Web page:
‘Advance Voting’ has already opened for citizens of Denmark with a late surge for the right wing coalition set to unseat Helle Thorning-Schmidt’s Social Democrat ‘Red’ coalition. The shift in voter sentiment has been sparked by immigration concern as it trumps social welfare as the main narrative.
Although the red coalition enjoyed an early lead over the blue bloc this year, the terrorist attack against a freedom of expression event and a Synagogue perpetrated by Omar Abdel Hamid El-Hussein has kept migration and national security the top issue. Although the main right wing party Venestre performs well on these issues, the strong anti-migration and Euro-sceptic rhetoric of the Danish People’s Party (Dansk Folkparti, DF) has made this election their own as they are propelled from a distant third in 2011 to just a fraction of a per cent from second place.
If DF could pick up just a little more support before polls close on Sunday, Denmark could be left in a position where its two largest parties are both of the right – a remarkable outcome for what is often considered to be one of Europe’s more liberal nations.
TheLocal.dk remarks the focus on immigration has raised the ire of foreign observers looking in on the election, with centre-right party leader and former prime minister Lars Løkke Rasmussen being bombarded with critical questions by foreign journalists at a press conference on Monday. Accused that the debate on immigration in Denmark was almost racist in comparison to nearby Sweden, Rasmussen replied: “We have a very robust debate about these questions in Denmark.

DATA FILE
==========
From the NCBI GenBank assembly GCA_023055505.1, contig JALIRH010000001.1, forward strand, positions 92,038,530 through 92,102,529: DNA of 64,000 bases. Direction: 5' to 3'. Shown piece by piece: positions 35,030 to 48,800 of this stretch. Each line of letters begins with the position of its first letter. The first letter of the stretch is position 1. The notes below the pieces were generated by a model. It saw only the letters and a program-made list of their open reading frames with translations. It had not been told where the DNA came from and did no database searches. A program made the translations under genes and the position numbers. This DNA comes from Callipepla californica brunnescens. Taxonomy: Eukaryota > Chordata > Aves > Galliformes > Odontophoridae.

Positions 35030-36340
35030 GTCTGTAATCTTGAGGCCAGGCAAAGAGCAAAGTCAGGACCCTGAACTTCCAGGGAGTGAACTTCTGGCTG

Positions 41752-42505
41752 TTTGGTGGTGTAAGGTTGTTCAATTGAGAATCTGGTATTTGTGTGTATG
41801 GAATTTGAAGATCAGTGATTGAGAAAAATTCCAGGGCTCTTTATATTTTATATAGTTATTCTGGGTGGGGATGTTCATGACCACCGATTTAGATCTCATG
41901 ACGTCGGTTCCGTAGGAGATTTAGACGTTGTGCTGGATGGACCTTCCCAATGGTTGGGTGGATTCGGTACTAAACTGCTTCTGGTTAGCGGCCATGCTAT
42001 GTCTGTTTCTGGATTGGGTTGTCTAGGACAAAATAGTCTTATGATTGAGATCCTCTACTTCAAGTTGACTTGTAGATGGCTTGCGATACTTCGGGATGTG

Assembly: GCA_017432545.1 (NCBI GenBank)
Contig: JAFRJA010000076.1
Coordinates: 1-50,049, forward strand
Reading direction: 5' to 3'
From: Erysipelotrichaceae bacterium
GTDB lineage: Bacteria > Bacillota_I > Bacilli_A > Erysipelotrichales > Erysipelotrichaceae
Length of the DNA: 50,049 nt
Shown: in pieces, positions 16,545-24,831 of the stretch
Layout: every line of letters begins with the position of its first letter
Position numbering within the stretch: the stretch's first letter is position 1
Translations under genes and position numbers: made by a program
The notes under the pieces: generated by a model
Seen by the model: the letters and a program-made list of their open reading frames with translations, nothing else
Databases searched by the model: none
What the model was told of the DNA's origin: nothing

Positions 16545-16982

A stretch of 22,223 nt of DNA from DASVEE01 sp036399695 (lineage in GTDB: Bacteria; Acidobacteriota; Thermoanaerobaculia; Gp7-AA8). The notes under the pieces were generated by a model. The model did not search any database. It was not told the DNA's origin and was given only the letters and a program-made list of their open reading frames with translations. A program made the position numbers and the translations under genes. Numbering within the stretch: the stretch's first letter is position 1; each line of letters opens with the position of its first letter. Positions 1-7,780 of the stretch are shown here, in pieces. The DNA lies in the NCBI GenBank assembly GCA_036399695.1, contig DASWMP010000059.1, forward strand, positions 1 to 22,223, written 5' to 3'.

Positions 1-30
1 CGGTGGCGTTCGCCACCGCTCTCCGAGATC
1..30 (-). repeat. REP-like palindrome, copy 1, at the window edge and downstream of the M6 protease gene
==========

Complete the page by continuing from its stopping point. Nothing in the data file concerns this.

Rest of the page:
“It is absolutely OK from my point of view to talk honestly about the situation. If you want to live in Denmark, you should contribute to Denmark and share our common values.
“It is important to make a distinction between refugees and immigrants”.
If the blue bloc prevails this week it could be good news for British prime minister David Cameron, who wants the United Kingdom to remain in the European Union. To achieve this, he needs to acheive treaty change within the continent – something left-wing leaders are opposed to. EuObserver notes the blue bloc would likely share Cameron’s ambitions – though not going as far as junior partner DF’s full desires – and would back him in renegotiation.
A document which lists the United Kingdom, the Dutch, Germany, Austira, and the Finns as potential allies to Denmark in EU reform states: “We stand behind Britain and other like-minded countries to ensure that the EU does not become a social union”.
Good news for Cameron, but the news will be disappointing to British Euro-sceptics who beleive no renegotiation with Europe will be enough. The document continues: “We will also ensure that Denmark is an active support for Britain in the work to get an agreement with the EU, which the British can support in a referendum later in 2017. The alternative is a possible British withdrawal from the EU, which none of us want”.